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Republican presidential candidate Florida Gov. Ron DeSantis speaks during a meet and greet, Thursday, Dec. 7, 2023, in Cedar Rapids, Iowa. (AP Photo/Charlie Neibergall)

Ron DeSantis Going After Trump's 'Soft' Support in 'Distorted' Primary

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DES MOINES, Iowa - Ron DeSantis is a man on the move, and in Iowa, he needs to quickly make a big one if he hopes to catch Donald Trump. After all, the clear GOP primary frontrunner has exhibited a Teflon quality. 

"Trump does obviously have a certain segment that's very strong," DeSantis acknowledged. However, he sees an opening. "A lot of these people, though, that come up in these polls, a lot of them are soft. I mean, they remember him, they liked his policies, but they are willing to vote for somebody else." 

Before getting to Trump, he needs to head off upstart challenger Nikki Haley. Both are battling it out to be the last candidate standing against Trump. "She's not going to be able to win Iowa, I can, DeSantis told CBN News. "And the reason is because you have to appeal to core Republicans and conservatives. I think she really represents more of the old establishment type of thinking." 

DeSantis hopes big endorsements from Iowa Gov. Kim Reynolds and top evangelical leader Bob Vander Plaats will give him a leg up. He believes his record on the pro-life issue, taking on Disney and many other culture war fights will play well in the Hawkeye State. 

"Everyone comes here, every presidential cycle, and says a lot of the same things but I've actually delivered," he said. 

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slider img 2DeSantis's unwavering commitment to Israel and the biblical homeland could also make an impact. With anti-Zionism running rampant after Hamas's brutal attack against Israel, CBN News asked the Florida governor if anti-Zionism is the same as antisemitism. 

"That's how we've defined that in Florida," DeSantis said. "I did a bill to combat antisemitism on college campuses way back in 2019 and we made that same point. If Israel is the only country you're singling out, you only care about the world's only Jewish state. You're not singling out any of these others and you're acting like that, that is a telltale sign that this is the case." 

He says Americans need to understand the historical context of what's happening in the Holy Land. 

"I think it's important that we get the history right. When I see some of these imbeciles on college campuses saying Israel's a colonial power, excuse me, Judea and Samaria. those go back to biblical times. Those are ancient Jewish lands," DeSantis noted.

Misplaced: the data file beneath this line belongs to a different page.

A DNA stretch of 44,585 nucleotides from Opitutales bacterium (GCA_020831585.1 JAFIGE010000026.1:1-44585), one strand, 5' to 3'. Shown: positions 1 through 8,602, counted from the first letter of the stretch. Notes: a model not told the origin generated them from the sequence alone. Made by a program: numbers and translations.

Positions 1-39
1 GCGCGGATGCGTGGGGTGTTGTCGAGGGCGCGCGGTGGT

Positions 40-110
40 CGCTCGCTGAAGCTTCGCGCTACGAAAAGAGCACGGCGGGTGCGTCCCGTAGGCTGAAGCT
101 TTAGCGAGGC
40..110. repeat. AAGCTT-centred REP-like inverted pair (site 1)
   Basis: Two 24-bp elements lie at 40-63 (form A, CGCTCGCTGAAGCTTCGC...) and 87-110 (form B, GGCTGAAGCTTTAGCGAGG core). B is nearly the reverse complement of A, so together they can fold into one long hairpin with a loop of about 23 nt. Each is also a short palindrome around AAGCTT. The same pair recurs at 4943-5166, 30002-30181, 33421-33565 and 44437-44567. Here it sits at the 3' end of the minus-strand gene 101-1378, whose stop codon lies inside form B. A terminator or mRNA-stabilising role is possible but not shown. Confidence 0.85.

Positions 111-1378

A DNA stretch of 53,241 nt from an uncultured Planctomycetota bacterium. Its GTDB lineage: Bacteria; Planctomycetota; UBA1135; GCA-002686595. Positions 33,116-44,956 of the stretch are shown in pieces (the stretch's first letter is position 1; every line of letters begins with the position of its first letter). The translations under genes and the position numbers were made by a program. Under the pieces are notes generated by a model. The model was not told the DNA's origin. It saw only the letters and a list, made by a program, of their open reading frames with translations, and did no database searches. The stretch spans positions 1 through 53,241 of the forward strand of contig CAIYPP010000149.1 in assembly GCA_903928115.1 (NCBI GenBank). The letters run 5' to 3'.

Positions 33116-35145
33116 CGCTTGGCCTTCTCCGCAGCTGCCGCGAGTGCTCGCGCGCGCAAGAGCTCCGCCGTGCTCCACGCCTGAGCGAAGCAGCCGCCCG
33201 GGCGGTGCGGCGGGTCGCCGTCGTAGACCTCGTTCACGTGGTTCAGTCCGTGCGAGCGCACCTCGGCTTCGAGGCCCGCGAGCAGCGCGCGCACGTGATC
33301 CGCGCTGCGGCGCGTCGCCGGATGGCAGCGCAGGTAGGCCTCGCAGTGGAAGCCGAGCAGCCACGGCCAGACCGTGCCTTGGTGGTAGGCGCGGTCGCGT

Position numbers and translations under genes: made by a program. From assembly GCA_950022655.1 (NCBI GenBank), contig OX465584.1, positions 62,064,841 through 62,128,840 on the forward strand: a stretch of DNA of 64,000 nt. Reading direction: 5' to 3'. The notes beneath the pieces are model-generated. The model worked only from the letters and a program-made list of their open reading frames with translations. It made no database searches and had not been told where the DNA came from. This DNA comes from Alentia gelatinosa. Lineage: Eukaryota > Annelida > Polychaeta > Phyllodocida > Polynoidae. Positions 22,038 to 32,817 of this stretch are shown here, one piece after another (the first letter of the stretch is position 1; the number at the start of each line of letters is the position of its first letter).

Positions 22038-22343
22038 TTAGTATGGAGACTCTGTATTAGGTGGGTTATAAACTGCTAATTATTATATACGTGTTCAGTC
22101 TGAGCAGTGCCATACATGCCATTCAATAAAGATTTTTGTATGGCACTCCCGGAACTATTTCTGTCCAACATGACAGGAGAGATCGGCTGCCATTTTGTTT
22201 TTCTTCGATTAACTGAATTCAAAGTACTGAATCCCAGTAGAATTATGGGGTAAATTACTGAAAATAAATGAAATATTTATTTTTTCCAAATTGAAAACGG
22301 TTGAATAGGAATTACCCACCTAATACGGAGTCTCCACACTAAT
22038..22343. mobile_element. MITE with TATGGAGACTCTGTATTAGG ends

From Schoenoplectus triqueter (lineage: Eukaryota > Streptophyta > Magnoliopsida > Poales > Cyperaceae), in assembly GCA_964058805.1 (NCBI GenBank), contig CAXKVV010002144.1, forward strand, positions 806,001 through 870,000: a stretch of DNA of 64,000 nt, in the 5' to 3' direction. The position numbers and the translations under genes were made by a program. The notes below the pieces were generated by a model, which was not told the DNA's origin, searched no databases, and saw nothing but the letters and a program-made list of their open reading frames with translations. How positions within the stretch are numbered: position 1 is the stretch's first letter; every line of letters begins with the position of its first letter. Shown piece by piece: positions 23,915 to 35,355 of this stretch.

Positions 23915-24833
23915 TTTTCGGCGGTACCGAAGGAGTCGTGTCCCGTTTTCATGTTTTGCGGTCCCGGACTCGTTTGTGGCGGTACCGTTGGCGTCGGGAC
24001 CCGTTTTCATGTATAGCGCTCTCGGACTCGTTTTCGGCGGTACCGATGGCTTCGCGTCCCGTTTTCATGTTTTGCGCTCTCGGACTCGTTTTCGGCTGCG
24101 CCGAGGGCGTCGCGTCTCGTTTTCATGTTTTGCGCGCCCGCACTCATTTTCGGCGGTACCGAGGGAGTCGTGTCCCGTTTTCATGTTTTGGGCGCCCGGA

For DeSantis, policy positions have not really been an issue. The big obstacle is convincing a loyal base to ditch Trump. He's been hit by the MAGA movement because they believe he should have waited his turn and not run against Trump. 

"It's a republic, it's not a monarchy," he said. 

DeSantis told CBN News, "Everyone has a right to be able to run. Obviously, Trump could win the primary. I'm not convinced he can win the general (election). I can."

However, recent polls show Trump beating Biden in a general election matchup in key swing states. 

"When has he ever led in that?," DeSantis asked. "The media has never wanted to show him ever leading up until very recently so why are they doing that? I think they're trying to create a narrative that scares Democrats to replace Biden and also tries to convince Republicans, to go ahead and nominate Trump. I guarantee you, six or nine months later, those polls are going to look a lot different. The media will be putting out polls saying the exact opposite." 

The reality is this is an uphill climb for anyone not named Trump. DeSantis admits that if he had a magic wand, he'd wave it for one big change. 

"I would say if I could have one thing change, I wish Trump hadn't been indicted on any of this stuff. I mean, honestly, from Alvin Bragg on. I've criticized the cases. I think, someone like a Bragg would not have brought that case if it was anyone other than Donald Trump and so someone like that is distorting justice, which is bad, but I also think it distorted the primary," he explained.  

When pressed to clarify if he means it helped Trump, DeSantis noted, "It's both that but then it also just crowded out I think so much other stuff and it's sucked out a lot of oxygen." 

When asked if the indictments made it rougher politically for him and other candidates, he concurred. 

"I think for the primary it distorted. Yeah, I think it distorted," DeSantis said. 

The hope is that some GOP voters will grow tired of the controversies surrounding Trump. The latest one: when Trump talked about the border and certain illegal immigrants "poisoning the blood" of the country. That language has been compared to a similar phrase by Adolf Hitler. 

"When you start talking about using those types of terms, I don't think that helps us move the ball forward. I would not put it in those terms. I want to stop the invasion at the border 100%, but then legal immigration should really only be for people that buy into our core values as a country, and that actually want to assimilate into American society," he said.  

For DeSantis, it's all part of a message he hopes resonates in Iowa and beyond. He and the rest of the country will start getting answers in less than a month.  

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